'Sycamore Trees' is a compelling musical of surburban secrets
One of the attributes of musicals that people love is the tuneful discipline they confer on the disorder of life, the power they have to channel churning pools of thought and feeling into melody, 16 or 32 manageable bars at a time. We all know, however, that reality is rarely as elegantly structured as a series of lilting ballads, and we are ordained to make up our own free-form songs as we go along.
That messier sense of progression becomes, refreshingly, the guiding style of "Sycamore Trees," Ricky Ian Gordon's deeply personal, strikingly impressionistic new musical, receiving its world premiere at Signature Theatre. Aided by some inventive detailing by the composer's longtime collaborator, director Tina Landau, "Sycamore Trees" is the kaleidoscopic memoir of one American family and the bittersweet flavors that suffuse their clashes and calamities, large and small.
With a thematic spine this familiar -- the love and discord in a post-World War II Jewish household on Long Island -- "Sycamore Trees" could have been consigned to the dog-eared files of confessional autobiography. But Gordon, a composer of art songs and opera along with emotive musicals, finds in the ordinary abrasions of American home life a tapestry of unique, singable secrets. In a rough father's gentle hobby or a quiet daughter's penchant for watercolors, he conjures musical moments that add to his portraits what seem to be fine strokes of simple, authentic personal history.
He's been fortunate enough, too, to attract the sort of cast that can bring the requisite vocal, physical and psychological acumen to the material. The Broadway-tested Judy Kuhn, Marc Kudisch, Jessica Molaskey, Diane Sutherland, Farah Alvin, Tony Yazbeck and Matthew Risch conspire grandly to flesh out the family dynamic, a clan whose members struggle to assert their individual identities, often at great emotional cost.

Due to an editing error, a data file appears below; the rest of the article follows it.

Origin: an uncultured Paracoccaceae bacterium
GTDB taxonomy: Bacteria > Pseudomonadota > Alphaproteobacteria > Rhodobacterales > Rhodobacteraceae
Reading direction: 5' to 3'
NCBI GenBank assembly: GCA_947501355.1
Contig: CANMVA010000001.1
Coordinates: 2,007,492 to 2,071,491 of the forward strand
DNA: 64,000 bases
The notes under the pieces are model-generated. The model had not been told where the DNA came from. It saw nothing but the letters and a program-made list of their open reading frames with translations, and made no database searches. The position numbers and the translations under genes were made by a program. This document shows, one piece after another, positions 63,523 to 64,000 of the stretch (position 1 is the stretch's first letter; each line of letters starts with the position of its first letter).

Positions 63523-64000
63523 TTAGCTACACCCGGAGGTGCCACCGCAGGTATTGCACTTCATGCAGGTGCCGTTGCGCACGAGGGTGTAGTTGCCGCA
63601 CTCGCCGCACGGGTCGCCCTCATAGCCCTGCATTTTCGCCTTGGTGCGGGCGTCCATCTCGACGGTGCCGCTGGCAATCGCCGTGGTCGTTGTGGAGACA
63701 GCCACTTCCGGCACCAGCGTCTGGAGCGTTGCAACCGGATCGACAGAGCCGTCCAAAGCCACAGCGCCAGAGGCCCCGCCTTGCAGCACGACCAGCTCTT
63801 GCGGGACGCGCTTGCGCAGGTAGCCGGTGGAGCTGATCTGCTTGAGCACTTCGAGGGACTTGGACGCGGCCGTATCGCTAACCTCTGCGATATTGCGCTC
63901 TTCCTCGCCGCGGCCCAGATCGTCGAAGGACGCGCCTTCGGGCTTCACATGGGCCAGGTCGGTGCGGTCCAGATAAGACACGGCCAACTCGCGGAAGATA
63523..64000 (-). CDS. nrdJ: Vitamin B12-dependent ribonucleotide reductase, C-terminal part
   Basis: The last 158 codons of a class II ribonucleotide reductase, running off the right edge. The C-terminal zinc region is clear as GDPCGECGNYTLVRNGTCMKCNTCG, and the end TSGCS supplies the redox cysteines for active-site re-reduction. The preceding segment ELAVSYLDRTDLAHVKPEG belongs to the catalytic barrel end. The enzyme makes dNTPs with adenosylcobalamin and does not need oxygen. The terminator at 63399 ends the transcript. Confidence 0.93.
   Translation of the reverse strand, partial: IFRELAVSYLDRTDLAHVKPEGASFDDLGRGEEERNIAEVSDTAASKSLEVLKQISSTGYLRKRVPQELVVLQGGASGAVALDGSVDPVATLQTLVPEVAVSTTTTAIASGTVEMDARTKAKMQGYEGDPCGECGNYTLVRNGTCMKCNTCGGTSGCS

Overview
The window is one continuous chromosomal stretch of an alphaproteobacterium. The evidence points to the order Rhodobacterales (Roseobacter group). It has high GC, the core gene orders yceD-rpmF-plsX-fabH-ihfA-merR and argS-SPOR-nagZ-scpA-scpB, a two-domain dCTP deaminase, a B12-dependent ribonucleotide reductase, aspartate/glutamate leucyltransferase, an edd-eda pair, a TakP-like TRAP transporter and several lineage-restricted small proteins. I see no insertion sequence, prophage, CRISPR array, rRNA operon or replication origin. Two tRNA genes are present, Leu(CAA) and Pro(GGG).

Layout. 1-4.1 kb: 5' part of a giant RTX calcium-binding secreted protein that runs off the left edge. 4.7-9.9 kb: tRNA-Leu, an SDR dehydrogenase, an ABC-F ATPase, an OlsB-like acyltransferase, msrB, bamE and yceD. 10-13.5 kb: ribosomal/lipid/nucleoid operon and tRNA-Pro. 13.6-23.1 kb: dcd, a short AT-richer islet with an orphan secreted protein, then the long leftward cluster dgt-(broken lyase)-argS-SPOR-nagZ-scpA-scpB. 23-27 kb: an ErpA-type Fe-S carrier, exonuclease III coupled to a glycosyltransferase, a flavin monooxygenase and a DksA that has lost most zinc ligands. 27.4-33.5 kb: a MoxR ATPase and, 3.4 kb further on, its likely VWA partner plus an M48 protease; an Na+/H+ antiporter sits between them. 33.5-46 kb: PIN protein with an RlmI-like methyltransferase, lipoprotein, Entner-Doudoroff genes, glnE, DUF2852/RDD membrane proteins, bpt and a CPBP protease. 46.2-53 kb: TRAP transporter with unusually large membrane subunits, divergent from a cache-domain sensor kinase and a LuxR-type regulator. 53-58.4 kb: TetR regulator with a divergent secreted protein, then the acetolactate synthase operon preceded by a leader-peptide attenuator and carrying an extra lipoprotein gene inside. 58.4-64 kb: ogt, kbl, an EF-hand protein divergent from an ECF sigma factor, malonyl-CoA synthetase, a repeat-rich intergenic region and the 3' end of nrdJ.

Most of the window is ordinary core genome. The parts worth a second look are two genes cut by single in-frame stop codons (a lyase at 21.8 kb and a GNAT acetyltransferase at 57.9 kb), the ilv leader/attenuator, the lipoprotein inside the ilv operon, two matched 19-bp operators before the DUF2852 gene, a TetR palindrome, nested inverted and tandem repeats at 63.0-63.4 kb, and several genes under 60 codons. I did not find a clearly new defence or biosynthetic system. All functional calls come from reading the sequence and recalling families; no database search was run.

Listening to Gordon's compositions, some redolent of postwar pastiche, some written in more modern idioms, you have to free yourself of the expectation that they'll resolve themselves with a tunesmith's flourish. (A product of Signature's musical-commissioning program, the American Musical Voices Project, the show is probably best suited to this non-commercial sphere.) The music, some of it quite lovely, is meant -- like the dialogue portions of "Sycamore Trees" -- to seem improvisational, as if it were being pulled from the ether and pasted into a scrapbook of the mind.
That is not to say that the musical is inaccessible. Far from it. You'll recognize the people Gordon and his co-librettist, Nina Mankin, write about here, especially Sydney (Kudisch) and Edie (Sutherland), an earthy Bronx couple of the 1940s. He's a rugged electrician back from the war, she's a flirty former Catskills singer with a taste for salty jokes. They're based on Gordon's family members who, incidentally, were the subjects of "Home Fires," a well-received 1992 social history by journalist Donald Katz.
Like much of their generation, the Sydney and Edie of "Sycamore Trees" move to the suburbs and raise a brood of driven, loving, neurotic, damaged baby boomers: Myrna (Molaskey), destined to be a magazine writer; Theresa (Kuhn), a back-to-the-earth activist type; Ginnie (Alvin), who can't quite find herself, and Andrew (Yazbeck), who wants to be a composer. (Risch plays various men, including Andrew's lover, David.)
The gleaning of candid interludes from the lives of the Sylvans, who settle in a neighborhood lined with newly planted sycamores -- a supposed idyll where the "girls are all Sandra Dees/In their flats and capris" -- owes a debt to the pioneering PBS documentary, "An American Family." And the mode of storytelling, a lot of it addressed directly to us, seems an homage to Thornton Wilder's American classic, "Our Town."
Playing out on the polished-wood floor of James Schuette's attractively bare set, "Sycamore Trees" splits its focus among the family members. To their credit, the show's creators dispense with eyebrow-raised irony; compassion for the characters is effectively conveyed in song. "Two Men" is a sweet duet for Yazbeck and Risch that describes the safe haven they provide each other; in "I'll Get Clean," Molaskey embodies a Myrna who is poignantly receding into a drug-addled haze.
Landau expertly steers the company through the turmoil that is sparked in the family, principally by the excellent Kudisch's restlessly angry Sydney, a man who turns his sense of personal disappointment on his children. Yet it feels as if there's still work to be done on "Sycamore Trees." At the outset, Andrew tells us that the evening is both an examination of "a family through six decades" and "a country trying to find its way." As it stands, the second vow isn't kept.
Even so, the puzzle pieces of a vivid family's emotional life do form a bracing mosaic, one that allows us to feel our time sorting through them is utterly worthwhile.
- Peter Marks, The Washington Post, June 2, 2010